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An Analysis of the Pacing Strategies Adopted by Elite Cross-Country Skiers

Losnegard, Thomas; Kjeldsen, Kasper; Skattebo, Øyvind

Journal of Strength and Conditioning Research: November 2016 - Volume 30 - Issue 11 - p 3256–3260
doi: 10.1519/JSC.0000000000001424
Research Note

Losnegard, T, Kjeldsen, K, and Skattebo, Ø. An analysis of the pacing strategies adopted by elite cross-country skiers. J Strength Cond Res 30(11): 3256–3260, 2016—Understanding the pacing strategies used by the most successful skiers may provide insight into the most desirable pacing approach in cross-country (XC) skiing. This study examined the pacing strategies adopted by male and female XC skiers of different performance standards during 10 and 15 km races in World Cup, World Championships, and Olympic events. Analyses were performed on races involving 5 km laps in the men's 15 km (number of races = 22) and the women's 10 km (n = 14) individual start races (classic and freestyle) from season 2002/2003 to season 2013/2014. Final rank and lap times for the 40 top finishers in each race were analyzed. Both sexes demonstrated a positive pacing pattern shown by a decline in velocity from the first to the last lap (men: 6.76 ± 0.43 m·s−1 vs. 6.47 ± 0.46 m·s−1; p < 0.001; women: 6.0 ± 0.47 m·s−1 vs. 5.87 ± 0.53 m·s−1; p < 0.001). For the men, slower skiers (final ranking 21st–30th and 31st–40th) were characterized by a quick start relative to their average velocity, with a greater decrease during the race compared with the fastest skiers (1st–10th) (p = 0.007 and p < 0.001, respectively). For the women, no group differences in pacing strategy were found. In conclusion, this study shows that the pacing strategy indicates the standard of elite male XC skiers. Examining the pacing strategies of the best male performers suggests that lower-performing male skiers should consider a more even pacing strategy to improve their performance.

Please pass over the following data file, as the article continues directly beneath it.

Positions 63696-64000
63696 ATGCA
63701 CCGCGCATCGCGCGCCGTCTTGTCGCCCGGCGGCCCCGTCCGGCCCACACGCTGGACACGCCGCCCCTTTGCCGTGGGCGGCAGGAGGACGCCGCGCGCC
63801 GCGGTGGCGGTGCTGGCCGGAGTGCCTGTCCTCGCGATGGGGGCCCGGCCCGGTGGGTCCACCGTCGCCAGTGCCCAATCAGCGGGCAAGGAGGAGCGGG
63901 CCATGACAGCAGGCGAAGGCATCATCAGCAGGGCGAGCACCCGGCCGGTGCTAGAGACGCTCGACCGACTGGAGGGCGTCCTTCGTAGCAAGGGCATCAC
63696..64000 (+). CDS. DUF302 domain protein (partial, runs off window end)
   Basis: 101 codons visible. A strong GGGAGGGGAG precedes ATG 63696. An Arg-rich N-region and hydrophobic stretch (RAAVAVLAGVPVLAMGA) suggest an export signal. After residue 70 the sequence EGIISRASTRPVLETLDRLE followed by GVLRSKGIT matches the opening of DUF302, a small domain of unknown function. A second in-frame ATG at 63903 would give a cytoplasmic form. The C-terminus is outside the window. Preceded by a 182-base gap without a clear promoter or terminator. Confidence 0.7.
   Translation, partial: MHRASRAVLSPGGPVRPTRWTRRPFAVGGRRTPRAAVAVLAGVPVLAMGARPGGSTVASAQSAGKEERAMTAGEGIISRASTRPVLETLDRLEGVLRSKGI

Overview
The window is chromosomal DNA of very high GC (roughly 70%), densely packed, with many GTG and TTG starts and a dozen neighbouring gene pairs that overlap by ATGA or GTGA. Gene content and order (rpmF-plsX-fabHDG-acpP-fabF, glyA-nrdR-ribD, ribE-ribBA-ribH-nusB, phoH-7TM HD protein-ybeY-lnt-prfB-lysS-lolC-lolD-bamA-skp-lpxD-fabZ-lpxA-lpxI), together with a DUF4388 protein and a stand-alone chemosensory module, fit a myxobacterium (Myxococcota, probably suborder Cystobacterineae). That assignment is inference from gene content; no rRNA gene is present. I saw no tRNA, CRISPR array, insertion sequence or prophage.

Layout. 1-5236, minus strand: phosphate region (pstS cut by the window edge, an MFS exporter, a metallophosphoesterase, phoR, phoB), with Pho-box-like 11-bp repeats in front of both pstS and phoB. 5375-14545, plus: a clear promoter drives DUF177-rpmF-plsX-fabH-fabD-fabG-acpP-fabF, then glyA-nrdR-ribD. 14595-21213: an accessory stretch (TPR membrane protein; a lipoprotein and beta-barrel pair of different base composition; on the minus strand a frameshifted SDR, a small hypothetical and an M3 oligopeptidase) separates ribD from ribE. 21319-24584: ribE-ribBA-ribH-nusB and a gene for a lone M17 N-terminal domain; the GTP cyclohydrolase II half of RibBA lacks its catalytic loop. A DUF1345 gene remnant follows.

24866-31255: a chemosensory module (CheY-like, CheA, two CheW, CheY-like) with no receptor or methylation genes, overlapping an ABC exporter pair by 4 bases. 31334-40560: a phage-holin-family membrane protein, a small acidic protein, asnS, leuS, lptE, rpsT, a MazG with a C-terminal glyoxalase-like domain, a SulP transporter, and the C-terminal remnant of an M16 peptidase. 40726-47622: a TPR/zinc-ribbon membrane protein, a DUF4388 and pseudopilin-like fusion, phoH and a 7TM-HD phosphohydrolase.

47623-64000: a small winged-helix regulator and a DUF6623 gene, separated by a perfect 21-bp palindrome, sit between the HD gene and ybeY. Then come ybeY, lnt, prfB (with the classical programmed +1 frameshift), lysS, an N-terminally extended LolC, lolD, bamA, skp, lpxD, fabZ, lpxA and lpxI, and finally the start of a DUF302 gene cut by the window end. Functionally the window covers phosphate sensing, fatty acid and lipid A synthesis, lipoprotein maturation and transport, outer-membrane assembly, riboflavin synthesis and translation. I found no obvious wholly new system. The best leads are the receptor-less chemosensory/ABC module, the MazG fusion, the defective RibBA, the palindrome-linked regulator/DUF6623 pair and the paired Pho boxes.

Department of Physical Performance, Norwegian School of Sport Sciences, Oslo, Norway

Address correspondence to Dr. Thomas Losnegard,

Copyright © 2016 by the National Strength & Conditioning Association.